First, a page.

For Edinburgh International Festival 2013 Talbot Rice Gallery
presents the first exhibition in Scotland of legendary Korean artist Nam June Paik (1932 2006). No other artist has had greater influence on the use of technology in art than Paik; a genuine pioneer and true visionary, he anticipated through his art and writing so much of what we now understand to be the nature of life in the 21st Century, from multi-channel television and satellite broadcasts to the current trend towards film and video within Fine Art practice.
The future is now
Nam June Paik
Born in Korea in 1932, Nam June Paik became one of the most important and influential artists of the 20th Century. Artist, musician, inventor, innovator, writer, teacher and prolific collaborator, Paiks impact and legacy continues to resonate with contemporary artists against a wider cultural and technological context.
A global nomad, Paik travelled extensively in his lifetime, developing a cross-cultural aesthetic shaped by his experiences living in Korea, Japan, Germany and the United States. It was in Germany in the late 1950s and early 1960s that he met John Cage and developed his experimental music performances as part of the radical Fluxus movement. Aiming to challenge and change the conventions of both performance and the performance space, Fluxus irreverent and playful works occurred outside the gallery or museum setting, breaking traditional codes and expectations and blurring the established boundary between audience and performer. Paik typified Fluxus, he used instruments as an extension of his body, manipulating them in unconventional ways: dragging a violin behind him down the street, smashing his face against the keys of a piano or literally destroying them, playfully reveling in the shock of such unorthodox acts, and the chance, unpredictable sounds that such actions generated.
Paiks experimental music works formed a major part of his first solo exhibition at the Galerie Parnass in Wuppertal in 1963, an exhibition that is also generally recognized as being the first to introduce the television set into a Fine Art context. Paik got inside the televisions, subverting their form and primary function, presenting the TV as a tactile and multisensory medium. Transmitted Live: Nam June Paik Resounds, co-curated by the Nam June Paik Center, Korea, marks the 50th anniversary of this landmark exhibition, celebrating its significance as well as the broader impact of Paiks artistic legacy.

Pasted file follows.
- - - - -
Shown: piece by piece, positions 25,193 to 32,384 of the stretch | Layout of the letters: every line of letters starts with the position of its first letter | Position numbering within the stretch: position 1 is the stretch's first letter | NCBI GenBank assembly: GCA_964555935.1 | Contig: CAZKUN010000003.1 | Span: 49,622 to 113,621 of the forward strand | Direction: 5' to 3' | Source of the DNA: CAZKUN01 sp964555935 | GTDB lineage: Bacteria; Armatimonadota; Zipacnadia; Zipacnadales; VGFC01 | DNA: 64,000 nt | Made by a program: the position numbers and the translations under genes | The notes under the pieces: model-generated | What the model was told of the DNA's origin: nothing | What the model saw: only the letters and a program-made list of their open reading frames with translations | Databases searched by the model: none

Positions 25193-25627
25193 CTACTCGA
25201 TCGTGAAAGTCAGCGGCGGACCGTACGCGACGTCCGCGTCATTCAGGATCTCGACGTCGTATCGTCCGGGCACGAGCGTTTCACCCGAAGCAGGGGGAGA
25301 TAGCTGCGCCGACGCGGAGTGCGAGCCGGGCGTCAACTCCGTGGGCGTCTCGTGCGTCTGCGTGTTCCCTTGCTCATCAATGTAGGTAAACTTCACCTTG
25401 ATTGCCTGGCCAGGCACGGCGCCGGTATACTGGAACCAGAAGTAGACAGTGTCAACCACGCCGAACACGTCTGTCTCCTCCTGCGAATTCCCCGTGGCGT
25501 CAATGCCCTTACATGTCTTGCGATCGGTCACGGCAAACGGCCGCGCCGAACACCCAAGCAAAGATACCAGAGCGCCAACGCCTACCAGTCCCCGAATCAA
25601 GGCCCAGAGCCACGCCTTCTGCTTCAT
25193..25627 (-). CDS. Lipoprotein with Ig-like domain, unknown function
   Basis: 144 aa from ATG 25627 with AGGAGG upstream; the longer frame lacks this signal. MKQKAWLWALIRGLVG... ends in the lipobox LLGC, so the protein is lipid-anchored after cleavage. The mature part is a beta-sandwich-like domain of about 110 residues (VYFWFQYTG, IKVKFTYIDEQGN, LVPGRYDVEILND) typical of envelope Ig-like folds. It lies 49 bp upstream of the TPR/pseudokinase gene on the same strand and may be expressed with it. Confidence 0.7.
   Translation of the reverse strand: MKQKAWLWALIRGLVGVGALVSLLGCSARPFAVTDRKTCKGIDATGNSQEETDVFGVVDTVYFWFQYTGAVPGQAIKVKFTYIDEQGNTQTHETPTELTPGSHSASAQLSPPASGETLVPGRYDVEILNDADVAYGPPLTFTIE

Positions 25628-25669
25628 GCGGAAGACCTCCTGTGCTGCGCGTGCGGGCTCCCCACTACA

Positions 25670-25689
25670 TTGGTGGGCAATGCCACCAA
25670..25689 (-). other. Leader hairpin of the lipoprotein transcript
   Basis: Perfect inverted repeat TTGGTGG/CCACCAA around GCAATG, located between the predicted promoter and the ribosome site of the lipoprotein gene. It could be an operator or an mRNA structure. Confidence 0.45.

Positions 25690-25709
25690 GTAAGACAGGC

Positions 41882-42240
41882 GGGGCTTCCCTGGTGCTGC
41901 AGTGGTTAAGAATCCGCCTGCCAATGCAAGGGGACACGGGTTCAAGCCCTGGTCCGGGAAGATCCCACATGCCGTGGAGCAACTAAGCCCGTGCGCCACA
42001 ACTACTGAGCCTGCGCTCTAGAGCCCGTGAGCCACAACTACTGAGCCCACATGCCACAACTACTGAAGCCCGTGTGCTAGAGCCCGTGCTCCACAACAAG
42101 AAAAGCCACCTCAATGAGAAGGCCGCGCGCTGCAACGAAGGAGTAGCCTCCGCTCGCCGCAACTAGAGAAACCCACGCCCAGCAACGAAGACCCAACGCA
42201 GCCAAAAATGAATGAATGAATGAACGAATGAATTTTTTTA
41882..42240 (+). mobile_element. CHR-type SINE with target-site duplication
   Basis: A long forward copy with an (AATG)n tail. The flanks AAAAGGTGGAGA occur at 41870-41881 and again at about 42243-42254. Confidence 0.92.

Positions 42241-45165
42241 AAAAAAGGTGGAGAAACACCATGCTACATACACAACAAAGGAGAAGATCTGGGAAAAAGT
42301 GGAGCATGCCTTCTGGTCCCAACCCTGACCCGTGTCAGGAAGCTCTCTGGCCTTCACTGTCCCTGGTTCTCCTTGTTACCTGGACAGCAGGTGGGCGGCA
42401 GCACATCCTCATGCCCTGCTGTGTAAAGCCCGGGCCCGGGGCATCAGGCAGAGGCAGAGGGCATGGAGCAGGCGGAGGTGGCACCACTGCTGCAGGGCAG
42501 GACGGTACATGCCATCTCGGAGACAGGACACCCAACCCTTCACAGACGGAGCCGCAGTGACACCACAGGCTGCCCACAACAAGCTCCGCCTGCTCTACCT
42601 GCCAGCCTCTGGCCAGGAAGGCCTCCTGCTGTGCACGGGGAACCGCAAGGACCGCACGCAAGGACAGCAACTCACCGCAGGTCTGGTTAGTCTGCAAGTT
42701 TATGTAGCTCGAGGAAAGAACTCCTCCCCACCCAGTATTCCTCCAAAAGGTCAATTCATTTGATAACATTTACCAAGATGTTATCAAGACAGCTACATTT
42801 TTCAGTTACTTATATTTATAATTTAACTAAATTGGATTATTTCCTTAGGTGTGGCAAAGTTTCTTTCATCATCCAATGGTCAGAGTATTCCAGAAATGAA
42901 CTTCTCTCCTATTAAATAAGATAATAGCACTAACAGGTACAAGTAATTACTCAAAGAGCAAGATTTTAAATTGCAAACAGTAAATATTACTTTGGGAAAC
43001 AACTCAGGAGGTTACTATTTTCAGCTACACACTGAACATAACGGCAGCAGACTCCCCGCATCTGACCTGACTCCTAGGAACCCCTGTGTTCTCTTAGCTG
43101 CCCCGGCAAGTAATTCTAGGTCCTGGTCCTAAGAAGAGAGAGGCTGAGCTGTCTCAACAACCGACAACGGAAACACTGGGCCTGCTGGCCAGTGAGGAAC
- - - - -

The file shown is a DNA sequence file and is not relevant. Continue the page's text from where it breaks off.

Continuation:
The main floor of Talbot Rice Gallery contains a survey of Paiks iconic works in film, sculpture and documentary. His handmade robots sit alongside his TV Cello and a video lounge with a particular focus on Paiks collaborative work with high-profile figures such as Cage, Charlotte Moorman and Merce Cunningham. The upper gallery is filled with archive material from both the 1963 exhibition and Paiks broader career. Including his collection of bizarre objects, exhibition posters and printed matter, plus photographic images of his iconic performances, they create a vivid, intimate portrait of the man and his work.
The Round Room offers a site of quiet contemplation; in the clearest example of Paiks trademark intercultural investigation, his TV Buddha sits here alone, gazing at his own technologically generated image in an act of perpetual, self-reflecting meditation.
In contrast, the adjoining Georgian Gallery is filled with the sights and sounds of Global Groove. Opening with the prophetic statement, This is a glimpse of a video landscape of tomorrow when you will be able to switch on any TV station on the earth, Paiks seminal 1973 video flips from avant-garde performances and folk rituals to catchy dance numbers, echoing the insatiable and impatient channel-flipping culture of today. Coupled with the extraordinary Video Chandelier No.1, a cascading mass of wires and monitors strung from the ceiling, the Georgian Gallery will pulsate to Paiks unique audiovisual beat, resounding throughout Talbot Rice Gallery and beyond.